Travelers to 2010 FIFA World Cup in South Africa Should Safeguard Against Illness, Analysis Shows
DEERFIELD, Ill., May 24 /PRNewswire/ -- Travelers to the International Federation of Association Football (FIFA) World Cup in South Africa should take special precautions to avoid disease transmission during the largest mass gathering for a single sport. According to a new study published in the June issue of the American Journal of Tropical Medicine and Hygiene, visitors traveling to South Africa will need to worry less about 'exotic' tropical diseases such as malaria, and concentrate on protecting themselves from a wide range of more common travel-related diseases, such as acute diarrheal illness, sexually transmitted diseases, febrile illnesses, insect and tick bites, and vaccine-preventable infections, especially influenza and measles. South Africa is outside of the African yellow fever zone.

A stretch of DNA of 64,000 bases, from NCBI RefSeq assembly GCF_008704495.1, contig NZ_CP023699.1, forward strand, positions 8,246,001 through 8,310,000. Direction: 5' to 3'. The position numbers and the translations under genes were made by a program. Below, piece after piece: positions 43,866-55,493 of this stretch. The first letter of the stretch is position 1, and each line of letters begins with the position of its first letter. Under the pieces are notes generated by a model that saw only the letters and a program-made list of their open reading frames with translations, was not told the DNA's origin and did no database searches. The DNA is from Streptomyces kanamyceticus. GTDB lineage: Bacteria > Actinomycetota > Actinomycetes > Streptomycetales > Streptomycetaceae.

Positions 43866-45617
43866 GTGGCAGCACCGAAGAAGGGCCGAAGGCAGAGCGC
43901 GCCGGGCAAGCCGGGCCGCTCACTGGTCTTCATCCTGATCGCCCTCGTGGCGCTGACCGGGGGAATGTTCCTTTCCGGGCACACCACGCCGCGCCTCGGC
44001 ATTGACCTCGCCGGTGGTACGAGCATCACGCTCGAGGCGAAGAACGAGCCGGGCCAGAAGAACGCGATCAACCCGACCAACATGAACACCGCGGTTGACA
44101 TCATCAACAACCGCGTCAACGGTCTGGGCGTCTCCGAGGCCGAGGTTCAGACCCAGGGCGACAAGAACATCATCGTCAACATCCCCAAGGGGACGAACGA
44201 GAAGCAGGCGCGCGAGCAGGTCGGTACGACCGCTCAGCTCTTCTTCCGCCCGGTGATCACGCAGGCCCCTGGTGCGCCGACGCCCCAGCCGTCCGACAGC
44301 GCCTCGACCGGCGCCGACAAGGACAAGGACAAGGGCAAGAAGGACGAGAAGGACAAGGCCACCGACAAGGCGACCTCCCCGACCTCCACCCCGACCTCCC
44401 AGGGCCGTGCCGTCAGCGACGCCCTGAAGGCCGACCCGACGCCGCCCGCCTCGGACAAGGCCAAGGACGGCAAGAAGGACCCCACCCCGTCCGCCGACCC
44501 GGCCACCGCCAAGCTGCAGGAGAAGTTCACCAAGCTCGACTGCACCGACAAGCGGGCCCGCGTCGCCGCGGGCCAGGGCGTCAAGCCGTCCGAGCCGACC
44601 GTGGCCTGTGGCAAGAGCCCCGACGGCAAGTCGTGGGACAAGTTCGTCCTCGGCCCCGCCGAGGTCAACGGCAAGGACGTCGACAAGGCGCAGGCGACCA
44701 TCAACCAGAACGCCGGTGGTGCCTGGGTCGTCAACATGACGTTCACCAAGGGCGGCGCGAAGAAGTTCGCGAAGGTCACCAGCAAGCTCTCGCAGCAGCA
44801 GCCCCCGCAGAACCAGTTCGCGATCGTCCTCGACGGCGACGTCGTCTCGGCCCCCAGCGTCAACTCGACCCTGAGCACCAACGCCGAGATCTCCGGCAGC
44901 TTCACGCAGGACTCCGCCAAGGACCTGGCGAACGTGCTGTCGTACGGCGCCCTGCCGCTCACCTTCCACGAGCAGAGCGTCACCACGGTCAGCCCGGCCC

Nearly 350,000 visitors from throughout the globe are expected to travel to South Africa for the World Cup, which is held every four years to determine the world football (soccer) champion, and takes place June 11 July 11, 2010.
To help inform travelers heading to the World Cup about what they might expect and how they should prepare to prevent illness, researchers analyzed data collected from a global network of tropical medicine/travel clinics over a 13-year period, analyzing illnesses among individuals who traveled to South Africa. The analysis of ill patients showed that systemic febrile illness (diseases characterized by fever), dermatologic (skin) conditions, and acute diarrheal illness were most common. African Tick Bite Fever, an infection acquired from tick bites in travelers engaged in outdoor pursuits, like hiking and hunting in bush areas of the country, was the most common diagnosis in travelers returning from South Africa with fever.
Interestingly, these findings contradict a widely held belief that travelers to South Africa are less likely to acquire traveler's diarrhea than individuals coming from neighboring countries. People traveling to the World Cup should take specific preventative measures and self-treatment options for traveler's diarrhea.